Lessons from the Shot: Macro Photography by Stanley Leary

 

by Stanley Leary

 
 
 
Figure 1Figure 2Figure 3
 
 
One of those memories burned into my brain was my trumpet teacher. I remember the moment clearly. I had just finished playing Hyden’s Concerto In E-Flat Major For Trumpet for the first time without any mistakes. “Now you’re ready to start working on it,” my teacher said. I thought I had nailed the piece and was ready to move on to something else. 
 
While I had played each note on the page correctly, I had just learned that it is in the details that make it not sound like a robot that played the piece.
 
Artists look at things differently than non-artists do. We notice detail; we appreciate nuance and beauty. Artists respond differently to things than non-artists do. We tend to be more sensitive.
 
It is not uncommon for the artist to be reminded to pay attention to the nuances of the music. I think of the famous singer Bing Crosby who sounded so effortless when he sang that you just enjoyed the melody.
 
Nothing can sharpen your understanding about the nuances of photography more than macro photography. This is where you photograph objects extremely close, where the image projected on the "film plane" (i.e film or a digital sensor) is close to the same size as the subject. We would say the image is a 1:1 ratio.
 
There are a few ways to get this close to the subject with a camera. You can buy a macro lens, which gives you, 1:1 or even closer. You can buy a set of close-up filters that screw onto the front of the lens that allow closer focusing. There are also extension tubes that go between your lens and camera to let you get even closer. Another tool is a bellows that acts like a zooming extension tube. The last way to get closer is using a teleconverter. These teleconverters increase the magnification of the lens and come in 1.4 or 2.0 powers. They go between the lens and the camera to work.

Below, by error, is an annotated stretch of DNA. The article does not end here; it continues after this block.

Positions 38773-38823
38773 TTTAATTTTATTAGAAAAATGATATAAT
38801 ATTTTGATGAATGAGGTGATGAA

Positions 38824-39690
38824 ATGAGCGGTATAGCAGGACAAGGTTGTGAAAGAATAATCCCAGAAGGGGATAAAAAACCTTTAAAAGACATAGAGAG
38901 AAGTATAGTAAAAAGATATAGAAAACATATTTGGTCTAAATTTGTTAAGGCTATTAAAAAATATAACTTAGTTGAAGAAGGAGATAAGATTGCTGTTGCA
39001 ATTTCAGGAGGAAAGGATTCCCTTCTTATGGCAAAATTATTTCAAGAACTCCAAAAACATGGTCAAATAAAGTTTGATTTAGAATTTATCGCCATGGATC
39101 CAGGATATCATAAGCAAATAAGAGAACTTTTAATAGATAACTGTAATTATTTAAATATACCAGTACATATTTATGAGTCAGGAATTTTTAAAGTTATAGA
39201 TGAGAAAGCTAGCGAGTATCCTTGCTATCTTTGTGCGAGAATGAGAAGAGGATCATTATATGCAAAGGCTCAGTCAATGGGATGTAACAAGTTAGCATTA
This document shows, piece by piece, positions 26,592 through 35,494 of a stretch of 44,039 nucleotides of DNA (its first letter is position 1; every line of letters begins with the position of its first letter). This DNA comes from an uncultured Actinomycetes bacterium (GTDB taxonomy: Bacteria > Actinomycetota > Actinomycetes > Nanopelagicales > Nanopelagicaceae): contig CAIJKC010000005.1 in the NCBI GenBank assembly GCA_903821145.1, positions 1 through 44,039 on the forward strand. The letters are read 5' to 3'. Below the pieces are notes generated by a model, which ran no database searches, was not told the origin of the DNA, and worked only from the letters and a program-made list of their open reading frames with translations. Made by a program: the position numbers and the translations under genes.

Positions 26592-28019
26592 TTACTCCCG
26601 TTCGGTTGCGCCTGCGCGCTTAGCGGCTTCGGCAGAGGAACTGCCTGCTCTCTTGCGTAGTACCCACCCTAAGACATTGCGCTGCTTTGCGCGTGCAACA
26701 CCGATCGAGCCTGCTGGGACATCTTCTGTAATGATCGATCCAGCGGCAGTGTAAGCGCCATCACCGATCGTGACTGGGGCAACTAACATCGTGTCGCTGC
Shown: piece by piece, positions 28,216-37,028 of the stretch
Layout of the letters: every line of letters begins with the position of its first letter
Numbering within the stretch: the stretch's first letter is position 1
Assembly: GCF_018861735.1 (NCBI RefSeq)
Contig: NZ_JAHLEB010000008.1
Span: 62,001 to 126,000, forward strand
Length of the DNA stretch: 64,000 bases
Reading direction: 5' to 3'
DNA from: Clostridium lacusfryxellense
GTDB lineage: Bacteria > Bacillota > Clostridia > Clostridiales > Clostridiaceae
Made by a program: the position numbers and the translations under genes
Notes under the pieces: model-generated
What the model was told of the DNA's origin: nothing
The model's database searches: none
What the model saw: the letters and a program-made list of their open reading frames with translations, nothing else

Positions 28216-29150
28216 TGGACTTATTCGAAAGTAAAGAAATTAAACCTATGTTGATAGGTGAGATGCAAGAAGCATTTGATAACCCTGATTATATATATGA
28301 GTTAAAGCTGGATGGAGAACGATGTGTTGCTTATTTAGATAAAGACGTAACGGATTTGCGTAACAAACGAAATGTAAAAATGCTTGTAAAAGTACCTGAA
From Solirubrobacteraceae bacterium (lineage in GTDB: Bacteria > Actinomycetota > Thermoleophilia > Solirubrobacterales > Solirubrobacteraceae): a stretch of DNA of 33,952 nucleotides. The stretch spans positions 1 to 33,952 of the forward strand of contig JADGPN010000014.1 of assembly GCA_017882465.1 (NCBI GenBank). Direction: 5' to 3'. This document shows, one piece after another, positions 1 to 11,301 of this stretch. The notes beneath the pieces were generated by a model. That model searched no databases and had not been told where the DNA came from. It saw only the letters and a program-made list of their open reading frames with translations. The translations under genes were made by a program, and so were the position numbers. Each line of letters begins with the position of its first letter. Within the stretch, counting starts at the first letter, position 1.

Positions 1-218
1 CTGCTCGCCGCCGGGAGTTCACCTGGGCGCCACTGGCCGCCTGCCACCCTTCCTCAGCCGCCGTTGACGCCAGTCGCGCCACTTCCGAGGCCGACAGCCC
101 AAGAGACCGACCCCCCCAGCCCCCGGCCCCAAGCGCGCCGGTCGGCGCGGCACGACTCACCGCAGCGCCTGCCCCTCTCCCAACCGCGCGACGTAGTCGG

Once you choose the way you want to do macro photography you will soon discover the closer you get to the subject the less depth-of-field you have. This is to say the amount of area that is sharp in front of the point you choose to focus on to the space behind that point is quite shallow.
 
You typically will need a ƒ/number of ƒ/11, ƒ/16 or even greater for just the subject to look like it is in focus.
 
Since you will be working with such a small aperture (ƒ/number) you will need a lot of light or a good tripod to keep the camera from moving while taking the photo.
 
Today’s flashes, which you can buy for your camera, are so advanced that they can make this a lot of fun. Before you had to be a physicist to understand all the math to make a good exposure. Now just buy the flash with TTL feature and the camera and flash together will give you the perfect amount of light to make your photo.
 
I recommend buying the extension cord, which lets you take the flash off the camera and put it where you need the light— right in front of the lens.
 
Once you have all the equipment you will be at the place I was when I finally understood how to play all the notes of Hyden’s trumpet concerto—ready unleash the artist within by discovering the nuances of a subject.